Michael Lapidge, FBA (born 8 February 1942[1]) is a scholar in the field of Medieval Latin literature, particularly that composed in Anglo-Saxon England during the period 600–1100 AD; he is an emeritus Fellow of Clare College, Cambridge, a Fellow of the British Academy,[2] and winner of the 2009 Sir Israel Gollancz Prize.[3]

Education and career

Lapidge completed his B.A. at the University of Calgary and taught there for three years after completing an M.A. (U of Alberta), before going to the University of Toronto in 1967 to begin work on a Ph.D. in the Centre for Medieval Studies. His doctoral dissertation, supervised by Brian Stock, studied the transmission of a nexus of cosmological metaphors, first articulated by Greek Stoic philosophers, to classical and late antique Latin poets, and ultimately to Medieval Latin philosophers and poets of the twelfth century. After completing course-work in Toronto, he went to Cambridge in 1969 to have better access to manuscript depositories while completing his dissertation. The Ph.D. was awarded in 1971.

Following a period as a Research Fellow in Cambridge supported by a Killam Senior Research Fellowship, he was appointed Lecturer in the Department of Anglo-Saxon, Norse and Celtic, University of Cambridge in 1974, thereafter progressing to be Reader in Insular Latin Literature (1988) and then, in 1991, Elrington and Bosworth Professor of Anglo-Saxon, a chair which he held until 1998. During this time he was able, as Head of Department, to increase the size of the Department and to introduce a number of significant structural changes to its teaching programme.[4] He resigned the Professorship in 1999 in order to become Notre Dame Professor of English at the University of Notre Dame, a position he held until taking early retirement in 2004.


Lapidge has written or edited more than fifty books and published some 200 articles, on subjects ranging from Greek cosmology and Classical Latin literature to medieval palaeography and textual criticism, especially the literature of Anglo-Saxon England, in both Latin and Old English. He is, for instance, an expert on the Leiden Glossary. He has devoted much of his scholarly energy to editing scholarly journals and series, having been general editor for many years of Anglo-Saxon England, Oxford Medieval Texts, Scriptores Latini Hiberniae, and Henry Bradshaw Society Publications, as well as Compendium Auctorum Latinorum Medii Aevi (C.A.L.M.A.) and Cambridge Studies in Anglo-Saxon England (both of which he founded). In 2002, he delivered the Triennial E. A. Lowe Lectures at Corpus Christi College, University of Oxford, speaking on the topic of "The Anglo-Saxon Library"; a revised version of his lectures was published by Oxford University Press.[5]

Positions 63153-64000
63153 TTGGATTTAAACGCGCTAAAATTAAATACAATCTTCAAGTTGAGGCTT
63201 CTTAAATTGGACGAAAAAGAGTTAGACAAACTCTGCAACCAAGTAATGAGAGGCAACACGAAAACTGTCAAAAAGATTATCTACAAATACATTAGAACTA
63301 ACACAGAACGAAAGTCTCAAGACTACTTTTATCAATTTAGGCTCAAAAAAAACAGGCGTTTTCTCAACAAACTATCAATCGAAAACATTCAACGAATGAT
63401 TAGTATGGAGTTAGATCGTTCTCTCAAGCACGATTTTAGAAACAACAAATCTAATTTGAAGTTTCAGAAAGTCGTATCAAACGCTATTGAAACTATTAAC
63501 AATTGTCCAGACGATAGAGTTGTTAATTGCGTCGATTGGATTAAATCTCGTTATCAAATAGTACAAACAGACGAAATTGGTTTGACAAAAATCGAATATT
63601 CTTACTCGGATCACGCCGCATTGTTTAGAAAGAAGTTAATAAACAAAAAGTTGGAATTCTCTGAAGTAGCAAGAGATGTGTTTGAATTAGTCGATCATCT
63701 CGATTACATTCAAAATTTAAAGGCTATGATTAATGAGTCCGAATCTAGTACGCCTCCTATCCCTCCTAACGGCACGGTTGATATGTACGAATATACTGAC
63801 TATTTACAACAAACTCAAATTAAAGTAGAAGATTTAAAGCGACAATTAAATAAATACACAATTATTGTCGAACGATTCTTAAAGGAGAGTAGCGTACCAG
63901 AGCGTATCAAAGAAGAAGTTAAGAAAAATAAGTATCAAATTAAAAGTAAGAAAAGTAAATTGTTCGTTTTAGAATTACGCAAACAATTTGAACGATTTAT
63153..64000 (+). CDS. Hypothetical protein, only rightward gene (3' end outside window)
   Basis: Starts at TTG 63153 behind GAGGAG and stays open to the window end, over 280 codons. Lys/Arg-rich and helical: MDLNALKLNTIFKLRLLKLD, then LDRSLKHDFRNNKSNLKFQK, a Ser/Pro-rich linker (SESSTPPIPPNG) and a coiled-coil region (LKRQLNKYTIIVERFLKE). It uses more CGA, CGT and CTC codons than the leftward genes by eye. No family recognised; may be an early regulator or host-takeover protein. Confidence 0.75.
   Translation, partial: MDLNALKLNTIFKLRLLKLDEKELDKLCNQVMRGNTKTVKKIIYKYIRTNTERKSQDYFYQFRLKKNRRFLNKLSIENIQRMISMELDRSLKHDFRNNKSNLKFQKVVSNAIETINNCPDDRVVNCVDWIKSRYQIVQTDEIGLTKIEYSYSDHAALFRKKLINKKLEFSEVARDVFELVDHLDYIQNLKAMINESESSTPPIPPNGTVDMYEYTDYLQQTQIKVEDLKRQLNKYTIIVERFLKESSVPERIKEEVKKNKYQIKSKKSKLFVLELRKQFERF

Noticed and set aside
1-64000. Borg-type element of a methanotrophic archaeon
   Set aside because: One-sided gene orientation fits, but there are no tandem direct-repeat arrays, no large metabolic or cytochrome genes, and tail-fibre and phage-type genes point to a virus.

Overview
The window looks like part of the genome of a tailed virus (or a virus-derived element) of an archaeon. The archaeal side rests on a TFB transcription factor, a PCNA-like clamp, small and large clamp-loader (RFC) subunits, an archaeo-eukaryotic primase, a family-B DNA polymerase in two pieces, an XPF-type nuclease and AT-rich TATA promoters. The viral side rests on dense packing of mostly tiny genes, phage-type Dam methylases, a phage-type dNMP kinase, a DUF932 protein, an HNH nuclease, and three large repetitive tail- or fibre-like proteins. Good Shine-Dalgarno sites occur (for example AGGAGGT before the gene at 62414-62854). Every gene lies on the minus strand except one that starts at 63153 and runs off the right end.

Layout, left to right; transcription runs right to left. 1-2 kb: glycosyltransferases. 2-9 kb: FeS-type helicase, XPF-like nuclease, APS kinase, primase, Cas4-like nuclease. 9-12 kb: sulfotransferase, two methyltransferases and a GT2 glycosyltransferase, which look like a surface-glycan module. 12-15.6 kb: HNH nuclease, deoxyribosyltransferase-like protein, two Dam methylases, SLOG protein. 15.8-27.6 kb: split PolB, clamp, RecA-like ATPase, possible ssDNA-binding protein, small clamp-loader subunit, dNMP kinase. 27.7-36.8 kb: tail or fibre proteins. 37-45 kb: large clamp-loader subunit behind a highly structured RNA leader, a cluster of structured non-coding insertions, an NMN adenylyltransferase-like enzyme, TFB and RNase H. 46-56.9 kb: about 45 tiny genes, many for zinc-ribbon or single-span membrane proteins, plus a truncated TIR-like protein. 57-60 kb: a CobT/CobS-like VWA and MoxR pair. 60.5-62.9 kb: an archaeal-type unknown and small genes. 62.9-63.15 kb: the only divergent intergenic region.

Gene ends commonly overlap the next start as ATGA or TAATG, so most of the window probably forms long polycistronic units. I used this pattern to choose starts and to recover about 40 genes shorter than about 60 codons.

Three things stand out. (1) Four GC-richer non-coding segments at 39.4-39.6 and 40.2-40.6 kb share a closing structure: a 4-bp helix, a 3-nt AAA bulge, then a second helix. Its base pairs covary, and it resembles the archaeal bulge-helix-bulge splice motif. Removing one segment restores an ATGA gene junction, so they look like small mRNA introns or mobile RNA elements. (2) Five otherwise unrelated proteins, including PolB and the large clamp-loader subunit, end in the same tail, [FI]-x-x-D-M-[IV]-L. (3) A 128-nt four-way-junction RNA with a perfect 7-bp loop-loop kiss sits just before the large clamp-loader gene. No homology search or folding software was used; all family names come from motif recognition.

Lapidge was awarded the 2009 Sir Israel Gollancz Prize from the British Academy for his work as "a world authority on Anglo-Saxon literature." He was awarded the degree of Doctor of Letters (Litt.D.) by the University of Cambridge in 1987; in 2011 he was awarded the honorary degree of D.Litt. by the University of Toronto.[6] He is a corresponding fellow both of the Bayerische Akademie der Wissenschaften (Munich) and the Accademia dei Lincei (Rome) and is vice-president of the International Society for the Study of Medieval Latin Culture (SISMEL).[7]



  1. ^ Contemporary Authors
  2. ^ Fellows of the British Academy Archived 2013-04-04 at the Wayback Machine
  3. ^ THE SIR ISRAEL GOLLANCZ PRIZE 2009 Awarded to MICHAEL LAPIDGE FBA Archived 2013-09-21 at the Wayback Machine
  4. ^ Who's Who 2011 (London, 2011), p. 1328
  5. ^ Lapidge, Michael (2006). The Anglo-Saxon Library. Oxford University Press. ISBN 9780199267224.
  6. ^ University of Toronto: Michael Lapidge, Convocation 2011 Honorary Degree recipient Video on YouTube
  7. ^ Società Internazionale per lo Studio del Medioevo Latino Archived 2012-04-03 at the Wayback Machine